We love typologies here at Typologica—quite obviously, considering they are our namesake. All that collecting and categorizing serves us curatorially-inclined folk well, facilitating critical connection-making on so many levels. As a scientific method, the use of typologies has existed for centuries within a tradition of exploration, classification, and analysis, but from the late 1950s when Hilla and Bernd Becher famously debuted their photographic archive of industrial structures, calling it Anonymous Sculptures: A Typology of Technical Constructions, typological methods within art have become widely appropriated and applied to all manner of people, places, and things.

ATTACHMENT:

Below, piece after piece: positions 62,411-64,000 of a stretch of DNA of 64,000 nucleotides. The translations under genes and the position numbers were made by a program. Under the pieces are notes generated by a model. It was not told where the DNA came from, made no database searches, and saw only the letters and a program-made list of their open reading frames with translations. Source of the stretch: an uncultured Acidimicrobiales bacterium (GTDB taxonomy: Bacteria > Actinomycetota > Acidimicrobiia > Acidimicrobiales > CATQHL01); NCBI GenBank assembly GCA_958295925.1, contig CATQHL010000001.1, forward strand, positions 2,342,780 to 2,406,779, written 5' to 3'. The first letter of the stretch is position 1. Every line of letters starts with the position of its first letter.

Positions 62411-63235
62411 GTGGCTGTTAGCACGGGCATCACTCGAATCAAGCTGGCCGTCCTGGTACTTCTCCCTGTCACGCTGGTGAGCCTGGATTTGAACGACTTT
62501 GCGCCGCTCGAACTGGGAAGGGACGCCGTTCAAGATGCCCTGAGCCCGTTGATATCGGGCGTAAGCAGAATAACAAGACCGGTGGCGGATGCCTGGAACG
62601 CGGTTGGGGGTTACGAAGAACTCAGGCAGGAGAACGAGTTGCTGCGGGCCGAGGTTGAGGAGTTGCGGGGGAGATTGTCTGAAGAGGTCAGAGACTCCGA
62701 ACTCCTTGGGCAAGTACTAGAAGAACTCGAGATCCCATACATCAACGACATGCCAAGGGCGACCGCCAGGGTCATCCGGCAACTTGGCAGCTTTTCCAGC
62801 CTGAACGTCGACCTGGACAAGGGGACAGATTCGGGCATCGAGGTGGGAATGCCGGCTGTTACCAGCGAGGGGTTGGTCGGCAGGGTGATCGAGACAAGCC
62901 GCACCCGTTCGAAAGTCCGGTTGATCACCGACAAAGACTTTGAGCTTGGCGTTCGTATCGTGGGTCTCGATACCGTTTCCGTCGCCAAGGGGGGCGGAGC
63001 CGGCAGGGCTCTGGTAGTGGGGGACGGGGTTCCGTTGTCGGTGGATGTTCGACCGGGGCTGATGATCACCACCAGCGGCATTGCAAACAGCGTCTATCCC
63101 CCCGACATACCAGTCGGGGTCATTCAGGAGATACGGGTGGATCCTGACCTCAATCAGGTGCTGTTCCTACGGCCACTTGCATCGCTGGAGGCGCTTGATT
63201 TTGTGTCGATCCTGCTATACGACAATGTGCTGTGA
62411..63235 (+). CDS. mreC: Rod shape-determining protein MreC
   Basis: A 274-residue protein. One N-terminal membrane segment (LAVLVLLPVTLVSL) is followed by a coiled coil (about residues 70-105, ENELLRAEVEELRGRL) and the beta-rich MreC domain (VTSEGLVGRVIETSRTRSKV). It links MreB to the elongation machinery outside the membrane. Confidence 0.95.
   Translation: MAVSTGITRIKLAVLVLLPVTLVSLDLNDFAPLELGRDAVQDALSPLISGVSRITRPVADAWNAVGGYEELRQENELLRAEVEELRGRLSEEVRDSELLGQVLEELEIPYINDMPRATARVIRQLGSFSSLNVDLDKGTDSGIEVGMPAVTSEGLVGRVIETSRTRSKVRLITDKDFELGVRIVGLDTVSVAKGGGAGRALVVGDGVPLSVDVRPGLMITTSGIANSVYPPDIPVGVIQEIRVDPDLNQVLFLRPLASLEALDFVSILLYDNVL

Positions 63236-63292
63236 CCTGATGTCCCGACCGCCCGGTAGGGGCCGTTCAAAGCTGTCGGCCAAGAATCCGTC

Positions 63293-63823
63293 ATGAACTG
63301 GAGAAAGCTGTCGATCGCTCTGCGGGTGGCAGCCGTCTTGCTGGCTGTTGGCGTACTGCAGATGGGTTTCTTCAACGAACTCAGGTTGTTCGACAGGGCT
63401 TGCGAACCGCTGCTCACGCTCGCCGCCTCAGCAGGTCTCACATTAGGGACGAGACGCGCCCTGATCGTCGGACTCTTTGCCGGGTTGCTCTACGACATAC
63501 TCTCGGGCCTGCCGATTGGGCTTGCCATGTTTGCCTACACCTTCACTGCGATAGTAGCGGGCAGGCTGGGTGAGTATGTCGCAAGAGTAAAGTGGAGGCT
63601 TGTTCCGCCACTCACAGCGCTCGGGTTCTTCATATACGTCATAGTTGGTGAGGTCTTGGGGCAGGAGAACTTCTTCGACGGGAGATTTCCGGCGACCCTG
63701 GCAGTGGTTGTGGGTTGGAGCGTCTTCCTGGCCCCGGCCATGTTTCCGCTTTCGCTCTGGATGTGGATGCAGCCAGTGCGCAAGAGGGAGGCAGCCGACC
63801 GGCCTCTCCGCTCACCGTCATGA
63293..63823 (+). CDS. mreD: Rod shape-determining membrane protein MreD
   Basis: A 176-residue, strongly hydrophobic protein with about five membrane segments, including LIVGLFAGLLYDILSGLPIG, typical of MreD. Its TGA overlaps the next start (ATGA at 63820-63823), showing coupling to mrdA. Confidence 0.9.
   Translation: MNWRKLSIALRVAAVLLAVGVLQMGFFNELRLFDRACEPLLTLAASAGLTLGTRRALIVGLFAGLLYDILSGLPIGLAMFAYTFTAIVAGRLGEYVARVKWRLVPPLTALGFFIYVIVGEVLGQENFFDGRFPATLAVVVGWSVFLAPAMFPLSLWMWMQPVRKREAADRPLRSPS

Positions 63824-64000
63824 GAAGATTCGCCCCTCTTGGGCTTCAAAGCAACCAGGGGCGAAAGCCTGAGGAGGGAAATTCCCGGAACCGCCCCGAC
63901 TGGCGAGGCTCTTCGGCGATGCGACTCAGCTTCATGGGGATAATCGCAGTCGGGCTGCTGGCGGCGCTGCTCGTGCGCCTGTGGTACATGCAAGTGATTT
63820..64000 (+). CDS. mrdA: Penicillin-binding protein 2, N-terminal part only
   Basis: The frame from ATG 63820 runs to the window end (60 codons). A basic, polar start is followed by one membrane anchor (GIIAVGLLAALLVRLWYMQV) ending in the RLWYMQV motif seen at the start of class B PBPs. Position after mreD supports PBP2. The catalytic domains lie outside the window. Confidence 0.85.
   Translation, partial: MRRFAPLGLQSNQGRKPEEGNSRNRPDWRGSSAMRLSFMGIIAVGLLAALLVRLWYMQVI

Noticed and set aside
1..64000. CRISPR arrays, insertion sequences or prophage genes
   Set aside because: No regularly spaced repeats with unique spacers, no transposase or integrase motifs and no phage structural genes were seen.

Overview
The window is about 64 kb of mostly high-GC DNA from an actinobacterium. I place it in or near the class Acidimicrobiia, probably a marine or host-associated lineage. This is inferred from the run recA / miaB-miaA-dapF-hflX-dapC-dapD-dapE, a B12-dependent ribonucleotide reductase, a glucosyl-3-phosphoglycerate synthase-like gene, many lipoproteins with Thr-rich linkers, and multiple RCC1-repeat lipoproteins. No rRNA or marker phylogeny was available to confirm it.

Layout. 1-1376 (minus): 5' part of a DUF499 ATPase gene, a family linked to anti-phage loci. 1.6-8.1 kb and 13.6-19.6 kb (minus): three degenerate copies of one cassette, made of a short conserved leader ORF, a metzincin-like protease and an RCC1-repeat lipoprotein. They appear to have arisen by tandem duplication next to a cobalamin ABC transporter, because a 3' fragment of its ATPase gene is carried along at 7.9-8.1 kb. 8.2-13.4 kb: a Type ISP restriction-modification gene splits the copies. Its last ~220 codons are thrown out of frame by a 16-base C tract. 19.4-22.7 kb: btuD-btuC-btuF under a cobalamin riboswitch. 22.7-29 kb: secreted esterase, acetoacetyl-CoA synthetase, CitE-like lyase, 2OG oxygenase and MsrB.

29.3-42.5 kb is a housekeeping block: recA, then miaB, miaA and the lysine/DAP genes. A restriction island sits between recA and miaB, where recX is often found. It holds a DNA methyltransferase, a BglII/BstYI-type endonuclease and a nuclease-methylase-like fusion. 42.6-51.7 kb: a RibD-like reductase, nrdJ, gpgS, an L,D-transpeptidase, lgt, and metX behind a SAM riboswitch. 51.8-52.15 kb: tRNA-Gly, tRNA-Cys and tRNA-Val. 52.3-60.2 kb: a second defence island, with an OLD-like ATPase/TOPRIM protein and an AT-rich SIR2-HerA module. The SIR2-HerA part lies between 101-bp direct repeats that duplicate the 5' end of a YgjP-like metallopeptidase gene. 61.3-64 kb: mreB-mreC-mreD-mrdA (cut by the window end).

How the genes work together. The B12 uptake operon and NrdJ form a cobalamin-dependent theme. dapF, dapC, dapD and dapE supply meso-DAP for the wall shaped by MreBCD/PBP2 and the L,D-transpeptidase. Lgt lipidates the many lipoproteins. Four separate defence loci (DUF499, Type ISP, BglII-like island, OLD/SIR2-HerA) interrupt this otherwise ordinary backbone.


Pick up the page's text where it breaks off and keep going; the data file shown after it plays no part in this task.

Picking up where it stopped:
Through the comprehensive, systematic, and standardized collection and presentation of images, many well-known artists such as Ed Ruscha, Thomas Ruff, Lynne Cohen, and Roger Mertin have adopted this styleless, seemingly authorless visual framework within which to immortalize, analyze, and/or critique the social constructs or conditions embodied by their chosen subjects—in this case, gas stations (Ruscha), German students (Ruff), observation rooms (Cohen), and Christmas trees (Mertin). As Marc Freidus proposes in his catalogue essay for Typologies: Nine Contemporary Photographers (Newport Harbor Art Museum, 1991), this use of “seriality, a passive frame, and a comparative method of presentation…seems an effective strategy to deal with the limited truth-value of the photograph. Not only is modernism’s authority repudiated, but a thoroughly critical role for art is proposed, in which the viewer must play an active role.” In other words, the photographic typology attracts and sustains our attention precisely because the apparent absence of an author invites us—indeed, authorizes us—to participate in the making of meaning out of what appears at first to be an impassively presented series of images.